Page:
Former Quebec premier Jean Charest spoke out in support of Alberta, saying the rest of Canada needs to acknowledge the province’s plight to work together as a nation.

Speaking to the Canadian Aerospace Summit on Wednesday, Charest urged Canadians to listen to the West’s concerns.

“Clearly in Western Canada, our citizens are saying ‘listen, we’re suffering and we need this to be acknowledged, and we need the help of the rest of the country to get through this period,’ which is right, they do,” he said.

Charest, a former premier and federal PC cabinet minister, also thought Jason Kenney’s idea to pull Alberta out of the Canada Pension Plan was ”interesting,” adding that Prime Minister Justin Trudeau should respect any decision Alberta makes.

 “We have much more in common than the differences we have. We’re a country of regions and there are normally differences but at the end of the day, we’re all Canadians.”

Charest’s statement is the near opposite of the current politicians governing Quebec, many of whom appear fundamentally opposed to anything Alberta does.

Quebec Premier Francois Legault has said, “there’s no social acceptability for an additional oil pipeline,” referring to projects like the cancelled Energy East which relieve Alberta’s energy sector.

On Wednesday, Bloc Quebecois Leader Yves-Francois Blanchet said Alberta should not expect any help from Quebec in pursuing greater autonomy or independence if it continues to produce oil and gas.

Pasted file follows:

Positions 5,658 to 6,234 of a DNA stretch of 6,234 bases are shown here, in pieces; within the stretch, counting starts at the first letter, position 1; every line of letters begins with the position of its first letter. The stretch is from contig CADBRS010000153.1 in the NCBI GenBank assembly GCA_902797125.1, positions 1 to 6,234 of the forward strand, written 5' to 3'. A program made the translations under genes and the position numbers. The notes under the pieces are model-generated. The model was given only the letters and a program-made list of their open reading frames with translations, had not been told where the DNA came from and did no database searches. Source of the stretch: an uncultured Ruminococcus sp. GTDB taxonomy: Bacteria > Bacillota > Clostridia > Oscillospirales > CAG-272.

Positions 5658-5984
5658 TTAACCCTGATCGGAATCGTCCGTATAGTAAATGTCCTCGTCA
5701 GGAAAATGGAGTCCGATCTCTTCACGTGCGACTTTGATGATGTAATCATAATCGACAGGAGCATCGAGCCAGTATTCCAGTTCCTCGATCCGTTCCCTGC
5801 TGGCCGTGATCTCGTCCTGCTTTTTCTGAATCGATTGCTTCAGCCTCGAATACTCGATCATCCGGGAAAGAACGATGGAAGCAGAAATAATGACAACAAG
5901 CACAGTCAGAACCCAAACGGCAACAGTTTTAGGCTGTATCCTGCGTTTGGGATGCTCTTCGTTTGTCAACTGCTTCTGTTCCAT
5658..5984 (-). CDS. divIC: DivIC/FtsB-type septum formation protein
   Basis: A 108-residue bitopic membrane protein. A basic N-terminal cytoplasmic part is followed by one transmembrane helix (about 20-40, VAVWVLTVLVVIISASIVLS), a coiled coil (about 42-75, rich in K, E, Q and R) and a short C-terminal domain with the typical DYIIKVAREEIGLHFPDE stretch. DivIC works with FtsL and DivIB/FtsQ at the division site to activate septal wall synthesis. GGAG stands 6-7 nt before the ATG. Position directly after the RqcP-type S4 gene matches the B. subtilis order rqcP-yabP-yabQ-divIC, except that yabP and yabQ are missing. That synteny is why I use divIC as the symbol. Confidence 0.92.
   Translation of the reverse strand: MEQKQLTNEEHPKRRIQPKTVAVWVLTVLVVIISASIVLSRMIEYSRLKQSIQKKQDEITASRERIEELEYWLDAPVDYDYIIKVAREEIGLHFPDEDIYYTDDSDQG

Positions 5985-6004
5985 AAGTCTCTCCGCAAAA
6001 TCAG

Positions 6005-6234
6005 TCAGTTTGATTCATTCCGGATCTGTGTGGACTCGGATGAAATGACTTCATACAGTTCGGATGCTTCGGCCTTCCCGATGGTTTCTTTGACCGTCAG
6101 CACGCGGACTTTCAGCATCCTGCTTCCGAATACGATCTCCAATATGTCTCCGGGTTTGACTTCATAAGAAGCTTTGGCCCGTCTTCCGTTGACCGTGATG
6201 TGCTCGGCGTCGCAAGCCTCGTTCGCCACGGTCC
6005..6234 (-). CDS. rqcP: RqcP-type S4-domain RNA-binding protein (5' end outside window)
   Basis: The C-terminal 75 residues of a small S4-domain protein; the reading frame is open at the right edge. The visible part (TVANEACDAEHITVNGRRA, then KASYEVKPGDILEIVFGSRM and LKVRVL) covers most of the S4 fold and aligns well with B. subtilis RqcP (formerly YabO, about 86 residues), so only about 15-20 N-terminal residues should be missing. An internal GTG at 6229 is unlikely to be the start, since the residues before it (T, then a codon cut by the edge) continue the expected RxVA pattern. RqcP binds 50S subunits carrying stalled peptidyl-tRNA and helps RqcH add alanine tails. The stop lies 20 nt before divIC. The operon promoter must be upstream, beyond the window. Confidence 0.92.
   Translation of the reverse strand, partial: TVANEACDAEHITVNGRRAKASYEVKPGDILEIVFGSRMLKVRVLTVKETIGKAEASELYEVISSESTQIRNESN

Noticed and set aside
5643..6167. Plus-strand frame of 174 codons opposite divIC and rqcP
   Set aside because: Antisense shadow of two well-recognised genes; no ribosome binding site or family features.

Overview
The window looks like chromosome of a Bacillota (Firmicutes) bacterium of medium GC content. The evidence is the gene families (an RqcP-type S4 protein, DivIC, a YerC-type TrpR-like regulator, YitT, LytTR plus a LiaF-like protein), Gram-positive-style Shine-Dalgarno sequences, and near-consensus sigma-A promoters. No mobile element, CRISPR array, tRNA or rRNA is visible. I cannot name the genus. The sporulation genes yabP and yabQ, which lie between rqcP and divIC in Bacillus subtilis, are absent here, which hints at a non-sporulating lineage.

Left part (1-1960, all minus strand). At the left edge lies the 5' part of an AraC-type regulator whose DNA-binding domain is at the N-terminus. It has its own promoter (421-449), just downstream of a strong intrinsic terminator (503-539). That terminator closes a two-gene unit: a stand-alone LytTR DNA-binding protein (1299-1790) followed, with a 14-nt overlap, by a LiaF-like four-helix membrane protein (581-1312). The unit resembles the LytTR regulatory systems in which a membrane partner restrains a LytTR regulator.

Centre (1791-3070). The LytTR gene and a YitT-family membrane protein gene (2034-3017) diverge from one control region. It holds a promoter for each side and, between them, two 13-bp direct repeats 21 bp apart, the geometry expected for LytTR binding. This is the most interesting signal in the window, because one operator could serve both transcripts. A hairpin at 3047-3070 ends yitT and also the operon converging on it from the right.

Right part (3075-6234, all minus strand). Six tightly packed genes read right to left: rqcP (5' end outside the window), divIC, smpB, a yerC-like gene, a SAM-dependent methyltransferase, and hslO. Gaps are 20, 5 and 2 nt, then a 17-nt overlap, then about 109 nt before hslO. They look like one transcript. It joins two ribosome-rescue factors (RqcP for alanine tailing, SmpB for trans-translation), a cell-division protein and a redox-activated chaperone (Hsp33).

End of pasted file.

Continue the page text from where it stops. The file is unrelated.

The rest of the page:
“If they were attempting to create a green state in Western Canada, I might be tempted to help them,” Blanchet said.

“If they are trying to create an oil state in Western Canada, they cannot expect any help from us.”

In response, Jason Kenney called out the hypocrisy of attacking Alberta’s industries when his province contributes billions to Quebec through equalization.

“These statements [are] being made a week after Quebec tabled a budget with a $4-billion surplus thanks to a $13-billion equalization payment from Ottawa, which came from the workers that many of you [oil and gas companies] had to lay off,” said Kenney.

“You cannot have your cake and eat it too.”

At a time when Alberta’s economy remains in a slump, Quebec has consistently bought oil from foreign sources. In the past three years, Quebec oil imports from the United States increased from $1.6 billion in 2016 to $4.3 billion in 2019.

Across Canada imports of Saudi oil have increased by 66% to $3.5 billion, and imports of Russian oil increased from zero dollars five years ago to $555 million today.

Kenney believes that considering the $600 billion his province has contributed to the equalization program, Alberta should receive a fairer deal with the rest of Canada for its industries.

“And yet we are going through an economic crisis,” he said. “All we ask is a little bit of fairness — we’re not asking for a special deal, we’re asking for a fair deal.”

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